IPI launches new online media laws database Video e-learning series adds to resources for journalists and lawyers on defamation
VIENNA, Sept 17, 2015 – The International Press Institute (IPI) today launched a new online database aimed at cataloguing legal provisions affecting freedom of the press and expression on a country-by-country basis.
The initial roll-out of the database features detailed information on defamation laws, parsed into 12 searchable categories, for countries in the European Union and the Caribbean, building on IPI’s ongoing research, advocacy and training work on the topic in both regions.
IPI Director of Press Freedom Programmes Scott Griffen said the database aimed in part to expose the failure of states, including a majority in Europe, to incorporate international standards on freedom of expression in law.
“The past years and decades have seen the development, on the part of international human rights bodies and courts, of clear and important standards when it comes to respecting freedom of expression. But our research shows that governments, including in Europe, which is generally considered to be a safe haven for free expression, have largely failed to adopt these standards in legislation,” Griffen said.
He continued: “In practice, this means that laws that disproportionately restrict freedom of expression, such as criminal defamation laws, not only still exist, but are also still applied against journalists and others. In the case of Europe, it also makes pushing for change in countries elsewhere more challenging. This database, in offering a clear and consolidated source on legislation in effect on a country-by-country basis, seeks to raise awareness about the gap between international standards and the reality on the ground and thereby energise the advocacy needed to close that gap.”
The launch of the database comes just one day after IPI published a special investigation revealing the extensive application of criminal defamation and insult laws in the European Union, particularly in Germany.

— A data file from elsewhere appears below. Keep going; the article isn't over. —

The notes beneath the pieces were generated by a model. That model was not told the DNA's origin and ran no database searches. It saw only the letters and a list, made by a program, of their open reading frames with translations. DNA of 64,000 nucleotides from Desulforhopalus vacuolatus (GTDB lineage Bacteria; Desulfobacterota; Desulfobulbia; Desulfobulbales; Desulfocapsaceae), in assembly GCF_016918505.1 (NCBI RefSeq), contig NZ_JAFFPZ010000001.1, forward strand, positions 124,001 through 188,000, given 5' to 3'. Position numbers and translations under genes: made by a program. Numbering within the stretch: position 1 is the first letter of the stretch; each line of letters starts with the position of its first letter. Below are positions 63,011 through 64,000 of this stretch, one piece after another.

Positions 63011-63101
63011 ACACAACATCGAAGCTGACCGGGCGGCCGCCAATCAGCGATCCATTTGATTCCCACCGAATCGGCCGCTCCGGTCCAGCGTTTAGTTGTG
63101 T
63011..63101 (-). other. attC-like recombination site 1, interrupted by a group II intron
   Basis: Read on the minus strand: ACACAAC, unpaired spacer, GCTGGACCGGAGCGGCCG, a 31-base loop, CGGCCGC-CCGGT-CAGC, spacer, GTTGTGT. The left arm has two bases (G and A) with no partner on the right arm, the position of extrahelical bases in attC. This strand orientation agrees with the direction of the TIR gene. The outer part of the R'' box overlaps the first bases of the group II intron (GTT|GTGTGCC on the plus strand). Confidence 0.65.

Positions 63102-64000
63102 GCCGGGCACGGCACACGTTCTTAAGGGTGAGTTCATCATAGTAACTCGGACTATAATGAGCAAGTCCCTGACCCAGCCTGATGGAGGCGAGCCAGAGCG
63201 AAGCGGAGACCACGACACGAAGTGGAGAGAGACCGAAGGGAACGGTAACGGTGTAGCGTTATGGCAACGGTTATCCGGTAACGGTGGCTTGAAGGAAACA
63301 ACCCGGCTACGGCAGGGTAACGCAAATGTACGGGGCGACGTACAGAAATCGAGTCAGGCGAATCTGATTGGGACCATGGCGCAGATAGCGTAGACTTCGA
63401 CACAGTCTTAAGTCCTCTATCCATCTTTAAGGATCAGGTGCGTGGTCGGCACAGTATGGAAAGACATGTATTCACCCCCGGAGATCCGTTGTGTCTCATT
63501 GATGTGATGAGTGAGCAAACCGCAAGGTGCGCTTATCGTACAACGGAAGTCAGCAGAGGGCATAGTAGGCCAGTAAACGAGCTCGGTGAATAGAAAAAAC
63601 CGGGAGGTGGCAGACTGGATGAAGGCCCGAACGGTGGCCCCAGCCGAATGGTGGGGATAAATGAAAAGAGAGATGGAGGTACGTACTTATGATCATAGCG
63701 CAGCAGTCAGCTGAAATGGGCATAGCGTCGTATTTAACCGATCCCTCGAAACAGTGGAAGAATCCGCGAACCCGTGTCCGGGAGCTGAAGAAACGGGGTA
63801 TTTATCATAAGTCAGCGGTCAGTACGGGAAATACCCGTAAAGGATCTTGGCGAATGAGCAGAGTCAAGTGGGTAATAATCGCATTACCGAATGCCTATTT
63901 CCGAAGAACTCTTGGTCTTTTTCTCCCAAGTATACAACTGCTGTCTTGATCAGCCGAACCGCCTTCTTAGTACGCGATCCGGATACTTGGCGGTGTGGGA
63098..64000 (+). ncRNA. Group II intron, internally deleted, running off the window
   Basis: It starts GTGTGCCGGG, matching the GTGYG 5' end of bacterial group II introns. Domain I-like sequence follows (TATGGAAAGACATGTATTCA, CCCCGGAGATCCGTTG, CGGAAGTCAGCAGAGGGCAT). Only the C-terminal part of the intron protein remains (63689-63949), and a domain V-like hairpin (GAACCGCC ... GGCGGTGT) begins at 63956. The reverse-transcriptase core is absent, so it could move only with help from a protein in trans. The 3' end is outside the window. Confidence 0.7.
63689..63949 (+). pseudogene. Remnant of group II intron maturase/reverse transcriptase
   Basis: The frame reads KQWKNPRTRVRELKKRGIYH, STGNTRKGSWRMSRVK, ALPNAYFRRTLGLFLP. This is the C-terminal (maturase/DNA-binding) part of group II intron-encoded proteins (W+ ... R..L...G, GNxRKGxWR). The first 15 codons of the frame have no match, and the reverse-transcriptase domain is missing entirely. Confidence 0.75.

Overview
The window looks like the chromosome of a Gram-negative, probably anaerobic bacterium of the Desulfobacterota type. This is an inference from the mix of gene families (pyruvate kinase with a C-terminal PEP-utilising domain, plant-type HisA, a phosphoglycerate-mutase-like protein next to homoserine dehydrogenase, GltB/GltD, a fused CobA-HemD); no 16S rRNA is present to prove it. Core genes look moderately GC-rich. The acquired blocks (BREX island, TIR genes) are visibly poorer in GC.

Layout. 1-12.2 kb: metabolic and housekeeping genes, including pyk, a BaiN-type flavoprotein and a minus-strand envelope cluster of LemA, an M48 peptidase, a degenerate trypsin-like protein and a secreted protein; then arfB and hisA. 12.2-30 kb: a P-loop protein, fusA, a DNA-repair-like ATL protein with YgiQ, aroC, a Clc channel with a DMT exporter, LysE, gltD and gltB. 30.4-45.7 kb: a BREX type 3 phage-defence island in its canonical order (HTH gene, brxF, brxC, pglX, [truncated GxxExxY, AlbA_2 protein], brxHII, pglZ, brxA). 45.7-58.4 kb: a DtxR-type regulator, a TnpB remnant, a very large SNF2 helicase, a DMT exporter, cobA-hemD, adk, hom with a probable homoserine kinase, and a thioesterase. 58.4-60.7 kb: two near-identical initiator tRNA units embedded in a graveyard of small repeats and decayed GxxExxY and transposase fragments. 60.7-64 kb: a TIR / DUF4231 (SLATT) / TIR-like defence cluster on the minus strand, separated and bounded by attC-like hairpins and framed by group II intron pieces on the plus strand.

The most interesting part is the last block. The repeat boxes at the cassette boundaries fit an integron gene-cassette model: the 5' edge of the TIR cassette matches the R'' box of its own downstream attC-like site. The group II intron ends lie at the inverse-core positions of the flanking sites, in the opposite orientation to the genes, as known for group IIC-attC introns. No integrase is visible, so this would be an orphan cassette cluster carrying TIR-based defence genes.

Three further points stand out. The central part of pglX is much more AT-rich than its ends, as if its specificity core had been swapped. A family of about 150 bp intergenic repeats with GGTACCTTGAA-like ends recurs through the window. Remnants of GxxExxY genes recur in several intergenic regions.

While initially focused on defamation laws in Europe and the Caribbean, IPI hopes to expand both the geographic and thematic reaches of the database in cooperation with international and local partners. Research on laws in Europe was conducted in partnership with the Center for Media, Data and Society at the Central European University’s School of Public Policy and with the Share Foundation in Belgrade.
The database also includes resources developed by IPI and the Media Legal Defence Initiative (MLDI) to support lawyers representing media practitioners who have been sued or charged with libel, while also helping journalists to understand their rights under international and European human rights mechanisms.
Key among these resources is an innovative e-learning series developed by IPI and MLDI on freedom of expression and the protection of reputation in Europe, which complements the research and training manual launched by the two organisations in June 2015. The series contains three modules – Underlying Principles, Defamation Cases in Court, and Defamation and the European Court of Human Rights – featuring 19 videos narrated by MLDI experts.
“In order to combat self-censorship, journalists need to be confident in their rights and they need to be trust that lawyers are properly equipped to defend them,” Griffen explained. “Our joint work with MLDI over the past year has focused precisely on these two points, and the publication of these videos seeks to make the material we have developed available to as wide an audience as possible.”
Peter Noorlander, MLDI’s chief executive officer, added that “the growing threat to freedom of expression across Europe means that more lawyers are needed to provide legal defence, and that journalists themselves need to be more aware of their rights. The videos and manuals we developed with IPI are an important training tool and will help build a cadre of lawyers who can defend journalists and bloggers under threat.”
In addition to the database itself, the new site highlights IPI’s ongoing advocacy work, including news and related publications. Since the start of IPI’s campaign to repeal criminal defamation in the Caribbean in 2012, three states, Antigua and Barbuda, Jamaica, and Grenada, have repealed criminal libel, with the former two also replacing 19th-century colonial legislation with a modern civil defamation law. Two further Caribbean countries, the Dominican Republic and Trinidad and Tobago, have improved their criminal libel laws.
Only five EU countries – Cyprus, Estonia, Ireland, Romania and the United Kingdom – have abolished criminal defamation laws. Recent years have witnessed positive legislative changes in Finland, France, Latvia and Lithuania, among others, the latter following a joint IPI/Article 19 mission on May 2015.